Finally, keeping in mind that the signals were zero-padded, boundary wavelet coefficients that originate from the zero-padding are excluded from the statistical analysis, as they turn out to exhibit a behaviour different from the relevant ones. More precisely, coefficients likely to be sensitive to boundary effects were not taken into account, namely the 2 boundary scaling coefficients, the 2 boundary wavelet coefficients at coarsest scale, and the 4 boundary wavelet coefficients at finer scale. After this step, coefficients are selected: wavelet coefficients for decomposition levels and respectively and scaling coefficients.

Figure 2 illustrates the relevance of multiscale coefficients selection. The coefficients remaining after DWT were projected back to the temporal space using an inverse DWT (IDWT). As seen in figure 2(a), errors and correct responses averages obtained from the selected coefficients are very similar to the time-points averages. In addition, one can see that scaling coefficients (b) capture the general waveform while wavelet coefficients concentrate the details (c).

In the following, the selected multiscale coefficients are referred to as multiscale features.

Figure 3: Spatial filtering results for participant A. (a) Using a cut-off of of discriminative power, filters are selected based on the screeplot of eigenvalues. (b), (c), (d) display the three first selected filters, ordered by decreasing order of discriminative power.
Spatial filtering.

Using the matrix-based Fisher’s linear discriminant proposed in section 3.1.2, spatial filtering consists in identifying the most discriminant filters to separate errors and correct responses. The number of selected filters depends on the cumulative percentage of discriminative power, fixed to in the present study for all subjects. This choice is somewhat arbitrary. We have chosen to stick to a very simple criterion, but other criteria could have been used as well. For example, Kaiser’s rule has been tested on our dataset, and results were not satisfactory in the sense that the number of selected channels was larger (and the computational load was increased), without improvement of the classification rates.

Figure 3(a) represents the screeplot, which plots the ordered eigenvalues, associated with the electrodes and out of which only filters are needed to concentrate of the discriminative power. Figure 3 (b), (c), (d) correspond to topographical maps of the first three spatial filters i.e. the weights of the electrodes in the corresponding projections. The contributions of multiscale features in each class can be visualized using their spatial signature defined as their backprojection onto the sensor space: for each multiscale index, the pseudo-inverse of the spatial filter matrix is applied to the vector of the corresponding coefficient values at all channels. For the sake of illustration, we display in figure 4 the spatial signatures of some multiscale features averaged across trials.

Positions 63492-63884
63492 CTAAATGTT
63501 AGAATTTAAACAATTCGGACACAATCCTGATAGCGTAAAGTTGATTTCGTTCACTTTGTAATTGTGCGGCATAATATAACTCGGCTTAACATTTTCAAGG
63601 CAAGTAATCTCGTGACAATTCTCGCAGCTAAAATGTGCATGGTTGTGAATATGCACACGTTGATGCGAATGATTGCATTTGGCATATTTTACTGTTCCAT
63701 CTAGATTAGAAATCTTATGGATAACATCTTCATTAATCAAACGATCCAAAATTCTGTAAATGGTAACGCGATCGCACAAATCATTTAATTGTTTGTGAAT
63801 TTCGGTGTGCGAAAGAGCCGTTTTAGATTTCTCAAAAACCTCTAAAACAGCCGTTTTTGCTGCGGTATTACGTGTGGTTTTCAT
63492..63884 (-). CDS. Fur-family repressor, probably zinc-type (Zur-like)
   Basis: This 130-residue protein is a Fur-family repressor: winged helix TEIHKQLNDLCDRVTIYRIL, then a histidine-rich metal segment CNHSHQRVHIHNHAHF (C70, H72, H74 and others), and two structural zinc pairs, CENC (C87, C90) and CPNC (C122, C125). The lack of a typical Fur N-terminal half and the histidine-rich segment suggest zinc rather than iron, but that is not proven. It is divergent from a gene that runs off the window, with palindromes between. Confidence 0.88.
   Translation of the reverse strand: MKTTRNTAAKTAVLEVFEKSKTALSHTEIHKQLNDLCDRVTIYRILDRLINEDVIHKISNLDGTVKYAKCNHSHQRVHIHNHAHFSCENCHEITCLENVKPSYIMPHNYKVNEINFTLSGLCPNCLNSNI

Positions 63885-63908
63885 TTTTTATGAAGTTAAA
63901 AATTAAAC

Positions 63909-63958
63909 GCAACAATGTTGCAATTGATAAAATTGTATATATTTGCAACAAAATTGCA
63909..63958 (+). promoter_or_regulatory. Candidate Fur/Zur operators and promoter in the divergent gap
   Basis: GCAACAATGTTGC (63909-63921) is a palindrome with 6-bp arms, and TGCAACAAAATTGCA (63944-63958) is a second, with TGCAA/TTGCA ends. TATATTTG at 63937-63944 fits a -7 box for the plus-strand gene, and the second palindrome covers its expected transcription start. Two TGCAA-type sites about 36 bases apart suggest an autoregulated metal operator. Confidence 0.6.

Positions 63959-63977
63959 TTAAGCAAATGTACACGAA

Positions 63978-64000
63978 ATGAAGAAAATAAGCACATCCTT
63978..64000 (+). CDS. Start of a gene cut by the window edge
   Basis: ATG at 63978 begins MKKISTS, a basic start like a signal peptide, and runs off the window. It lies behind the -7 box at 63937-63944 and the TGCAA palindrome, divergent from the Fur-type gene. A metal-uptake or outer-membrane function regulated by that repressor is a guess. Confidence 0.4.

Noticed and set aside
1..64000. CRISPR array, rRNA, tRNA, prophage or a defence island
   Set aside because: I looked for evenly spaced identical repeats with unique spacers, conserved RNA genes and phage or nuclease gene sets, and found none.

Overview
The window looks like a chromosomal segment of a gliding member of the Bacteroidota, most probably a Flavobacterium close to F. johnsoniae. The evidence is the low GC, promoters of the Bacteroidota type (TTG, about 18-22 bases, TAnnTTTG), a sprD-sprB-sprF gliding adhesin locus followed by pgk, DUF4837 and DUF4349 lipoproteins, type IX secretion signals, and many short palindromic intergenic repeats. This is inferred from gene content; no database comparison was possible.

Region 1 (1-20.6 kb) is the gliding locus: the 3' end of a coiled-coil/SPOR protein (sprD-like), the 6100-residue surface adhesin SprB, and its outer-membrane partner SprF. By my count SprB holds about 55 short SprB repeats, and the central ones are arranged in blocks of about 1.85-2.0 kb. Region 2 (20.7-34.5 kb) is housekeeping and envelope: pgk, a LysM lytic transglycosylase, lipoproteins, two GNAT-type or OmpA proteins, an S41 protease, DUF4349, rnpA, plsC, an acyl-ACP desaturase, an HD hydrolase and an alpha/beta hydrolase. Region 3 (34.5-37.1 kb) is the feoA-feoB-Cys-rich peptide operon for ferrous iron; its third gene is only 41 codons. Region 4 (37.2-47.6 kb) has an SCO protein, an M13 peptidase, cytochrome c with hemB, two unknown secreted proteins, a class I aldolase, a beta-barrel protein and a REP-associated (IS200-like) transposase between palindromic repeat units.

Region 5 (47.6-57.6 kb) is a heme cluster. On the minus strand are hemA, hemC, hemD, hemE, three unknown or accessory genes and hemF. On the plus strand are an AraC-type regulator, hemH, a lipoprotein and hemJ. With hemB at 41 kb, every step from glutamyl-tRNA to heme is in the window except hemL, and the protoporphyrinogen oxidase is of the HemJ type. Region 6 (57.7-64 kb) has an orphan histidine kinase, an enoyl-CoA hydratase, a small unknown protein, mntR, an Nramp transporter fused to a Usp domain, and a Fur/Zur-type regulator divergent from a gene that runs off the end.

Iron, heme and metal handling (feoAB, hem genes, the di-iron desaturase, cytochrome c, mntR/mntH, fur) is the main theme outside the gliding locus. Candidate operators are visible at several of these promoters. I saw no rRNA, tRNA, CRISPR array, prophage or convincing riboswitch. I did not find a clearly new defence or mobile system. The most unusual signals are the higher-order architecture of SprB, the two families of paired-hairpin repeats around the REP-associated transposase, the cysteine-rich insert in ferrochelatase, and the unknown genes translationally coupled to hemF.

Figure 4: Topographical maps of spatial signatures of five multiscale features averaged across trials.

Here we have chosen to display five features corresponding to scaling coefficients and and to wavelet coefficient , and . These specific multiscale coefficients were chosen for their relevance for error, correct or both classes: on average they appear as emergent, large magnitude coefficients (see figure 6 below). For example, scaling coefficient has the largest average magnitude in both classes and was found to be highly discriminant. This behaviour is reflected by the corresponding spatial signatures (defined above) which are strongly negatively correlated. Scaling coefficient is relevant only for the correct class and so is its spatial signature. Wavelet coefficients and are only relevant for error whereas the coefficient is not discriminant. In agreement with a large literature on ErrP, the spatial signatures for the relevant multiscale features mainly loads on fronto-central sensors.

4.2 Modelling ErrP single-trials